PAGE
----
Yesterday was Mother’s Day and, unfortunately, my own mother is all the way in North Carolina while I’m in New York. After a few silly texts and two FaceTime conversations, I took some time throughout the day to feel gratitude for the things she has taught me. Today, I want to share with all of you three lessons I’ve learned from my mother which have shaped my ideas about life, myself, and other people. I hope you are able to reflect on some of these things today because they have certainly helped me become the person I am proud to be.
Love of any kind between two people – when it is healthy and benefiting both parties – is about matched energy, effort, and respect. It is not desperate, and it should not make you feel bad.
Throughout the years, even in recent years, my mother has watched me chase after love that would never chase after me. Writing pleading letters to absent family members, crying over boys and girls who are more concerned with themselves, and running myself into the ground for friends who needed far more than they could/would ever give back.
I remember the first time my mother gave me this piece of advice and all the times after. In so many of those situations, I wasn’t in a place where I could hear it. It takes a certain amount of self-love and self-respect to be able to look at your relationships objectively and understand that they are not serving you and that you do, in fact, deserve better.
As I’ve grown into who I am now, this is a lesson I think about and practice all the time. It has made my relationships stronger with family, friends, and partners. Most importantly, it has made my relationship with myself stronger. When love isn’t serving me, despite the energy I invest in it, I no longer beat myself up and wonder what I am doing wrong that makes the other person not want to invest the same energy. Instead, I am able to let those feelings go to the universe, understand that the other person has their own struggles to work through, and acknowledge that there is plenty of love out there that would be just as happy to work for me as I am to work for it.
Love yourself, and more love will find you.
Silly, I know, but this is one of the best things my mother has ever taught me. Be weird. Stand out. Never care what other people think, because that is much more about them than it is about you.
This has manifested in little, seemingly insignificant ways throughout my own life and my mother’s. For her, it first meant sending her two oldest daughters off to middle school – one with bright pink hair and one with a mohawk – to be the “weird kids.” But it also meant that, despite our inherent insecurities and shyness, she sent us off to school feeling like we could be apologetically ourselves. It taught us to navigate life with a clear sense of self-expression and a curiosity about our own identities that would never fade.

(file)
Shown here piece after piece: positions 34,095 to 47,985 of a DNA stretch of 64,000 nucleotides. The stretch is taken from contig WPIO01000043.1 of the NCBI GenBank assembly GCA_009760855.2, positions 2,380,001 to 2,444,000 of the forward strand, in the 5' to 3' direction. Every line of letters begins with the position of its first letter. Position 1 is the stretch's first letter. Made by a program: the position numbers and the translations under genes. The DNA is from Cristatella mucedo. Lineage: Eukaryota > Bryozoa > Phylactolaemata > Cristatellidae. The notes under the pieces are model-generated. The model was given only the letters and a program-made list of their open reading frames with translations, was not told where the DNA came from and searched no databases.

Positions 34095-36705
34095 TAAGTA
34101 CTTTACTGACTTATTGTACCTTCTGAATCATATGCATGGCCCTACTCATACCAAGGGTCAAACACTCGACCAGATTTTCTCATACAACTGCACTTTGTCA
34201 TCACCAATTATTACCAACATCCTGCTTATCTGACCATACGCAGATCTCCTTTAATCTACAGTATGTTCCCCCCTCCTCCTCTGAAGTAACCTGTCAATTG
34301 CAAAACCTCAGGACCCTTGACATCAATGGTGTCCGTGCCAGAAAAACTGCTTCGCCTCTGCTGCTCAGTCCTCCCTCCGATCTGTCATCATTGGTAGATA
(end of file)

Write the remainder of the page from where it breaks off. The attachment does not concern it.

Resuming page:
This was a strong foundation for me to build my own confidence upon. As I got older, not caring what others thought about me helped me through some of the more challenging parts of my life. Coming out of the closet as bisexual, pursuing (and finding!) a career as a writer despite the unlikely odds, and even just starting this blog – where I talk about things that so many people might find strange despite their importance to me.
I admire her for her ability to be herself, and I still have a lot to learn in this department. I still laugh when I see her with crystals pressed to her forehead meditating on a crowded riverbank or barefoot hugging trees as bystanders look on. I wonder how on earth anybody could be so comfortable with themselves that the opinions of others don’t even cross their minds.
But I am working towards it.
This lesson is probably the one I fought my mother on the hardest when I was growing up. With a fierceness that was always a natural part of me, it was easy for me to justify withholding kindness from those who I believed wronged me in some way. When I was hurt by something someone said, I was ready to fight. Nobody was going to walk all over me if I could help it.
My mother, on the other hand, could co-exist with just about anybody. While passionate about her opinions and a fierce fighter for what she believes in, she never withholds kindness from anybody. She forgives, no matter how difficult, and she finds peace in seeing the good in people.
It took me a long time to realize that kindness would not make me weak and that forgiveness served me far more than it served those who have hurt me. When I did finally understand this, through her advice and her example, my life changed dramatically.
I learned to keep the fighter inside of me alive – with all of that passion, fire, and fierce nature I have always loved about myself – while keeping compassion and forgiveness in mind. As a result, I have found softness in others where I thought it was lacking. My conversations with the people I disagree with have changed, and I find that my point is more readily accepted. I can be strong and kind.
There are some people your kindness and forgiveness will never reach, but, as my mother would say (despite her aversion to swearing), “some people are just assholes.”
At least the world knows that I’m not one of them.